Natasha Hausdorff is a barrister and a Conservative activist. She was recently a Pegasus Scholar and Fellow in the National Security Law Programme at Columbia Law School in New York.
The Home Secretary’s decision today to proscribe the whole of the Lebanon based Hezbollah terrorist organisation is significant and long-overdue, not least because of the organisation’s antisemitic ideology and targeting of Israeli civilians. Once affirmed by Parliament, the UK’s approach to Hezbollah will be brought into line with that of the United States, Canada, Japan, Israel and the Netherlands.
Since July 2008, the so-called ‘military wing’ of Hezbollah has been on the list of proscribed organisations that are “concerned in terrorism”, pursuant to Section 3 and Schedule 2 of the Terrorism Act 2000. It is a criminal offence for a person to belong to, support or otherwise invite support for a proscribed organisation. However, until now, an arbitrary distinction between supposed political and military ‘wings’ left certain support for the group lawful in the UK.
Hezbollah has perpetrated atrocities around the world, from Buenos Aires to Bulgaria. Its terror activity has included hostage taking, airline hijacking, and bombing, including blowing up a US Marine barracks killing more than 300 US and French servicemen in Lebanon. The group has also assassinated diplomats and policy makers in the Middle East, the US and Asia. The original proscription in the UK coincided with the discovery that Hezbollah had been targeting British soldiers in Iraq. Acting as an Iranian proxy, it has killed thousands of innocents and continues its butchery in Lebanon, Syria and Yemen, promoting Iran’s regime of terror in the region.
While some terror organisations feign non-violence, Hezbollah itself has never gone in for such a masquerade. The organisation makes no such distinction between its military and political affairs, because terror is its fundamental ideology and raison d’etre. Naim Qassem, Hezbollah’s Deputy Secretary General, explained in clear terms: “We don’t have a military wing and a political one; we don’t have Hezbollah on one hand and the resistance party on the other…every element of Hezbollah, from commanders to members as well as our various capabilities, is in the service of the resistance, and we have nothing but the resistance as a priority”.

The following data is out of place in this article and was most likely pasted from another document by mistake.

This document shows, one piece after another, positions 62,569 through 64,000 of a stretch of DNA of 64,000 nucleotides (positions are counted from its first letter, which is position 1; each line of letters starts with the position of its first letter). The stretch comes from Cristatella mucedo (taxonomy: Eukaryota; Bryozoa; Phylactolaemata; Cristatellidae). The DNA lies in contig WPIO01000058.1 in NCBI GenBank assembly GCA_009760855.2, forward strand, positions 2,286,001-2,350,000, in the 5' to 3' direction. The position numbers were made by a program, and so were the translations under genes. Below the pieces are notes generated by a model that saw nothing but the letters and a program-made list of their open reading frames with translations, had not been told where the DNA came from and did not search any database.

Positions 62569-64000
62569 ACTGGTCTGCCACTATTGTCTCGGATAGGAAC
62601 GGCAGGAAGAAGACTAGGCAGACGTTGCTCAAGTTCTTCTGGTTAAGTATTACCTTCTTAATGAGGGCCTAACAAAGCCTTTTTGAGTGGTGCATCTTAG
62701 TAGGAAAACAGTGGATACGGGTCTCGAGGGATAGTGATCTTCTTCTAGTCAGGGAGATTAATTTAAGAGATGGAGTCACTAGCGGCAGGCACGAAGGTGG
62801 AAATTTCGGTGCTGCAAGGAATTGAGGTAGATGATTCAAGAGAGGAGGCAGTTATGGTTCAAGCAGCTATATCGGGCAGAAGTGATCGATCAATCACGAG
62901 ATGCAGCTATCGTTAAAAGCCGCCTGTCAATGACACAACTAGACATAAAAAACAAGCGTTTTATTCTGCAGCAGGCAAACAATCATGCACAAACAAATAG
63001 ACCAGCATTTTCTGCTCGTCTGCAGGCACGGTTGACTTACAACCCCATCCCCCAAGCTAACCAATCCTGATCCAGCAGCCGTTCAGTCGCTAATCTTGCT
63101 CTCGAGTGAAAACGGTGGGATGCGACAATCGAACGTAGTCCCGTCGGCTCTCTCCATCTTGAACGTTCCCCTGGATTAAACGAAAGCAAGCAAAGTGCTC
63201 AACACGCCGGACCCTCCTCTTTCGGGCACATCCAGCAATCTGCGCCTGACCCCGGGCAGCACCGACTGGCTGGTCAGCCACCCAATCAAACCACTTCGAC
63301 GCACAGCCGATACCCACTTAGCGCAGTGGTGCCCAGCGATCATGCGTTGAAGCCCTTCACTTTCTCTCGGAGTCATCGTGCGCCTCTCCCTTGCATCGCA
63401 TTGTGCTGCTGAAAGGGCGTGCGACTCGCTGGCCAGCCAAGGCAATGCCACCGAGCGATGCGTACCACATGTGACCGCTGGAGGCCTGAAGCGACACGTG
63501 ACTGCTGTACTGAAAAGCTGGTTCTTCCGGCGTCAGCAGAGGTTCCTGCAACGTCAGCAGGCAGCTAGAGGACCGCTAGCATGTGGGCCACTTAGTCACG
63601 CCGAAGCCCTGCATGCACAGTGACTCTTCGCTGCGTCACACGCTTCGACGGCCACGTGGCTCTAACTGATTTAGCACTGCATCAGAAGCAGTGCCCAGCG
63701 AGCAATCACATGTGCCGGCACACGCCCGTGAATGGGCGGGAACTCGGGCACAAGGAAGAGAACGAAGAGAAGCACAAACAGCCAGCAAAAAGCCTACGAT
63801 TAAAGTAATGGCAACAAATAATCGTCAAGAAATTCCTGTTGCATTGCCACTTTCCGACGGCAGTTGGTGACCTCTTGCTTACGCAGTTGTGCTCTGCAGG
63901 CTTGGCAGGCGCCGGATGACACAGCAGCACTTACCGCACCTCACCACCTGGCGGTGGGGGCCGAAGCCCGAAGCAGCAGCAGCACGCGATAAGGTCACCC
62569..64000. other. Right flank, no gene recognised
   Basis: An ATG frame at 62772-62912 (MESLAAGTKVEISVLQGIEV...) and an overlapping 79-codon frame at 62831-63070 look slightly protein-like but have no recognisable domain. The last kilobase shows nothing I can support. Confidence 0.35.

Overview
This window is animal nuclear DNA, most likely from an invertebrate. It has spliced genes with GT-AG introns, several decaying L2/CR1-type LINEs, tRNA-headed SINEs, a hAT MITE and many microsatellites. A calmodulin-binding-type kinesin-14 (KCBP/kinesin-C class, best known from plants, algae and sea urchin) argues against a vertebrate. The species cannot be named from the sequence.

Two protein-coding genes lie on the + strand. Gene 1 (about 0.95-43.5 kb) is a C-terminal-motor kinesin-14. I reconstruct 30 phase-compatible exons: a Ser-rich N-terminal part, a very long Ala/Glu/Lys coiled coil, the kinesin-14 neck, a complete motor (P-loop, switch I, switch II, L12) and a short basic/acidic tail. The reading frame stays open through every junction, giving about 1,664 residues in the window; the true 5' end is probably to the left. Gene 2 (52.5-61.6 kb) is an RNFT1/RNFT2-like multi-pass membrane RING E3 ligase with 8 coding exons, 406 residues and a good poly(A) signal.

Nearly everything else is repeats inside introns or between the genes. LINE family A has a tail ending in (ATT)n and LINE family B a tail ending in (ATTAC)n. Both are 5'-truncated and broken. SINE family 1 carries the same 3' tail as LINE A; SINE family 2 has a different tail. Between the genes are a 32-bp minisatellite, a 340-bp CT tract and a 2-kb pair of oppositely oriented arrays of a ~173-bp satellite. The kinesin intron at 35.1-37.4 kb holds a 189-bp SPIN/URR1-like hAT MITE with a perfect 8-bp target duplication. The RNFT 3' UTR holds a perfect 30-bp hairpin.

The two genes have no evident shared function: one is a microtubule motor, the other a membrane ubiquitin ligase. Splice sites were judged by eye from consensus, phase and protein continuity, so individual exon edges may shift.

This sentiment has been echoed by other top officials, including Sheikh Hassan Nasrallah, the group’s current Secretary General, and Ibrahim Mussawi, its spokesman. And this unity of purpose is considered to be an essential component of the group’s perceived success; Qassem stressed to a Lebanese paper in 2000 the importance of “one leadership, with one administration”.
It is bizarre that we in the UK have sought to maintain a distinction which is at odds with the pretty straightforward position articulated by Hezbollah leaders. The artificial division between ‘wings’ has also been a dangerous one. Exploitation of the loophole created by this approach has allowed Hezbollah flags to be flown with impunity on the streets of London. The organisation has one flag, which displays an image of a Kalachnikov rifle, combined with a Heckler & Koch G3 assault rifle, clenched in a raised fist. Individuals displaying the Hezbollah flag at the annual ‘Al Quds Day’ march in London have been shielded from prosecution under Section 13 of the Terrorism Act, under which it is an offence to carry or display an article “in such a way or in such circumstances as to arouse reasonable suspicion [of being] a member or supporter of a proscribed organisation”.
That the current legislation allows open support for this terrorist organisation on our streets has been raised repeatedly with the police and the Home Office by concerned community organisations. It would seem that these efforts have finally paid off. Undoubtably, full proscription ought also to affect the future approach of the police and the Crown Prosecution Service. This move sends a clear message that we will no longer tolerate incitement and celebration of terror on the streets of the UK.
The news of full proscription is also to be welcomed as an indication of a toughened stance towards Iran, Hezbollah’s patron and financier. The Foreign Secretary seems to be taking a stronger line on Iran due to the continued imprisonment of British Iranian dual national, Nazanin Zaghari-Ratcliffe. In light of Iranian support for terror organisations across the Middle East, tougher action on Iran is to be supported and encouraged. Rejection of the untenable distinction between ‘wings’ of Hezbollah will also enable law enforcement agencies to crack down on financial support for one of the best funded terror organisations in the world.
Concerns have been mooted over full proscription in view of Hezbollah’s participation in the Lebanese government. It has been argued that the UK’s relationship with Lebanon may be unduly complicated by such a determination. That argument remains unconvincing in light of the relationship which the US, Canada and the Arab League maintain with Lebanon while being clear in their own acknowledgment that Hezbollah is a terrorist organisation in its entirety.
Indeed, the Chair of the Foreign Affairs Select Committee, Tom Tugendhat, has further indicated that proscription of the ‘political wing’ would not conflict with the UK’s duty to speak to ministers in the Lebanese government. Notably, such MPs as Joan Ryan, Mike Gapes and Ian Austin, all of whom left Labour last week, have also previously called for the group to be banned in its entirety.
The Government and the Home Secretary should be congratulated on the decision to finally end the charade and proscribe Hezbollah in full. With Parliament’s approval, this will be a significant step forward in the proper approach to combatting terrorism and to keeping this heinous organisation from inciting hatred on the streets of the United Kingdom.